Model Formulation • Over the course of a month, with each day = i Model Formulation • Over the course of a month, with each day = i a. Zi= actual units of gas (MCF) produced b. If Zi =Y, then, deliver all gas on contract If Zi Y, then, Quest repays debt to pipeline first, then sells remainder at daily market price Zi = production; Pi = market price; Y = contractual %; X = forecasted amt 18

Description of Regret • Regret – difference between optimal revenue and actual revenue • Description of Regret • Regret – difference between optimal revenue and actual revenue • Benefits of regret – Solution does well in rising and falling market – Less sensitive to predicted probabilities 19

Market Scenarios • Up Market Scenario – Optimal solution has Yup = minimum % Market Scenarios • Up Market Scenario – Optimal solution has Yup = minimum % – Put least amount possible on contract, rest on swing volume – Regretup = (Revenueup) - (Revenue) • Down Market Scenario – Optimal solution for Ydn = maximum % – Put maximum possible on contract, rest on swing volume – Regretdn = (Revenuedn) - (Revenue) 20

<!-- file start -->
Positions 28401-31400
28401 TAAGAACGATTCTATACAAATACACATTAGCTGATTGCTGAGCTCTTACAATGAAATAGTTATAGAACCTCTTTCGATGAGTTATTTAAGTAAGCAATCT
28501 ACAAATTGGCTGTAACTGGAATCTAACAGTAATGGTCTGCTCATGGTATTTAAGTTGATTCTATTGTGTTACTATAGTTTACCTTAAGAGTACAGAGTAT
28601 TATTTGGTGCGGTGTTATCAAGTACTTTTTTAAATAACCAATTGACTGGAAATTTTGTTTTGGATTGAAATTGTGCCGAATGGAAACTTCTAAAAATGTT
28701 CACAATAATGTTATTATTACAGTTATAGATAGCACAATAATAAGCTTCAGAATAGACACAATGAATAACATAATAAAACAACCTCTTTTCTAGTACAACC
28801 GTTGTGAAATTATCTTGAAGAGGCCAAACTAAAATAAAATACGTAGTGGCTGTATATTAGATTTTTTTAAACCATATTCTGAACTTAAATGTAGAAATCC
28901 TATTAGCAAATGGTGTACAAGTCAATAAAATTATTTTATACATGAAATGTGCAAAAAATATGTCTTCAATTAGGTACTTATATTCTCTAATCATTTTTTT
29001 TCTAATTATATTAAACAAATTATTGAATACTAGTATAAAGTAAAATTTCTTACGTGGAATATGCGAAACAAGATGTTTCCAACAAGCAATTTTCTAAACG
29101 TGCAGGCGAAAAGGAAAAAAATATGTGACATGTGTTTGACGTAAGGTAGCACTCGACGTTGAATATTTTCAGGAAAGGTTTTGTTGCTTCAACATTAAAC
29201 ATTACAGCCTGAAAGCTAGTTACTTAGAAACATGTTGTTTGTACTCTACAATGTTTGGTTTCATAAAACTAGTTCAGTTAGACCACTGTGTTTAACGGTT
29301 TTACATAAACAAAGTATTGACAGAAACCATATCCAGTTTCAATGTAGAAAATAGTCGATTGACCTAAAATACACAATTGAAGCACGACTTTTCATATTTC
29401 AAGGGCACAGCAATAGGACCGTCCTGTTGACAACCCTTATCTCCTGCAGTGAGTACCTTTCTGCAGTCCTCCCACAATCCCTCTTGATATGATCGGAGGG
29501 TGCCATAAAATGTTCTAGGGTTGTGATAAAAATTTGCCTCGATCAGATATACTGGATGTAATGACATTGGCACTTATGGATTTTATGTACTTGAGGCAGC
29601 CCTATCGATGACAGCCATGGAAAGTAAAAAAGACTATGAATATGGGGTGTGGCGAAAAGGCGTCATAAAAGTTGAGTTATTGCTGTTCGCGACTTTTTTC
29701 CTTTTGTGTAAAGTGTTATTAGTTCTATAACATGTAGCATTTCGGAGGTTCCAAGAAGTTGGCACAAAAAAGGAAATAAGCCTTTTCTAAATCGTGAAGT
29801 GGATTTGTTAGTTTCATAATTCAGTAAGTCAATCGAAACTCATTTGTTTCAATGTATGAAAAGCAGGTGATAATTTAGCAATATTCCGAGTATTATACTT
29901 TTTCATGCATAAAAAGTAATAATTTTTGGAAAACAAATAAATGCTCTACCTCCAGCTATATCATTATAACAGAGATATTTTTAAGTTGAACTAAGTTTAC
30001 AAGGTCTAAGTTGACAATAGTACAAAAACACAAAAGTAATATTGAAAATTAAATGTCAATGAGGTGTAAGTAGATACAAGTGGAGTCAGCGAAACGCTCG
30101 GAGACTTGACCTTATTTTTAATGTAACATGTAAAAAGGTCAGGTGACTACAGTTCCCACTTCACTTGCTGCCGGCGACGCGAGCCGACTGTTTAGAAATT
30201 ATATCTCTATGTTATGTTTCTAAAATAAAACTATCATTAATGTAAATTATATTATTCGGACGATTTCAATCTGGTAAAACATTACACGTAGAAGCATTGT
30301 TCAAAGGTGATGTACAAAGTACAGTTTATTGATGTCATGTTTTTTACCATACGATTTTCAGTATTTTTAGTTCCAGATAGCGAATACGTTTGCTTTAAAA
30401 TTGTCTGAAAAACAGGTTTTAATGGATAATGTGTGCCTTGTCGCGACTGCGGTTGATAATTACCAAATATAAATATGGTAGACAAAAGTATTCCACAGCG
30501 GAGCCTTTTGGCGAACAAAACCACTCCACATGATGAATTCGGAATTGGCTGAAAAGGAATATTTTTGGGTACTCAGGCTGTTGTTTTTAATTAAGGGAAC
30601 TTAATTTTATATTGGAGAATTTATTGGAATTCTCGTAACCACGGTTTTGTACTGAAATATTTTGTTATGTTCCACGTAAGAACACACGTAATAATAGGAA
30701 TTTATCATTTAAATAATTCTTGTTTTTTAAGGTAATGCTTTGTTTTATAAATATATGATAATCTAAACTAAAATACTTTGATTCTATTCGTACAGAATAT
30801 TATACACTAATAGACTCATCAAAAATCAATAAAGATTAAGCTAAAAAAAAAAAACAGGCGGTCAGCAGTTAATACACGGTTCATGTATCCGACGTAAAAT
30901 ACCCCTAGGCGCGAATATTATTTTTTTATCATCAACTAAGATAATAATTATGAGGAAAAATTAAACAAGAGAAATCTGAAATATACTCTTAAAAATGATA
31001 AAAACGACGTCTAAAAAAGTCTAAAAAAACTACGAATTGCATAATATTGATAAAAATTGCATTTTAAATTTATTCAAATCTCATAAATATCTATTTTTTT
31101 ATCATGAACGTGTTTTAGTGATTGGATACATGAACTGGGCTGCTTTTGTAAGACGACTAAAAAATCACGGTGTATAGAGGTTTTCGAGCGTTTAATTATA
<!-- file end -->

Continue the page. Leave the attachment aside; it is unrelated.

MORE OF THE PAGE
Regret Objective • Up. Regret = Revenueup(Yup) – Revenueup(Y) • Dn. Regret = Revenuedn(Ydn) Regret Objective • Up. Regret = Revenueup(Yup) – Revenueup(Y) • Dn. Regret = Revenuedn(Ydn) – Revenuedn(Y) • Min prob(up) * Up. Regret + prob(dn) * Dn. Regret Zi = production; Pi = market price; Y = contractual %; X = forecasted amt 21

Computer Implementation • User inputs: – – – Probability the market will rise Sale Computer Implementation • User inputs: – – – Probability the market will rise Sale point Month to forecast, days in month Expected initial NYMEX price Forecasted daily production Expected beginning debt • Program output: – Data file for AMPL • Can be run with regret model to resolve each month 22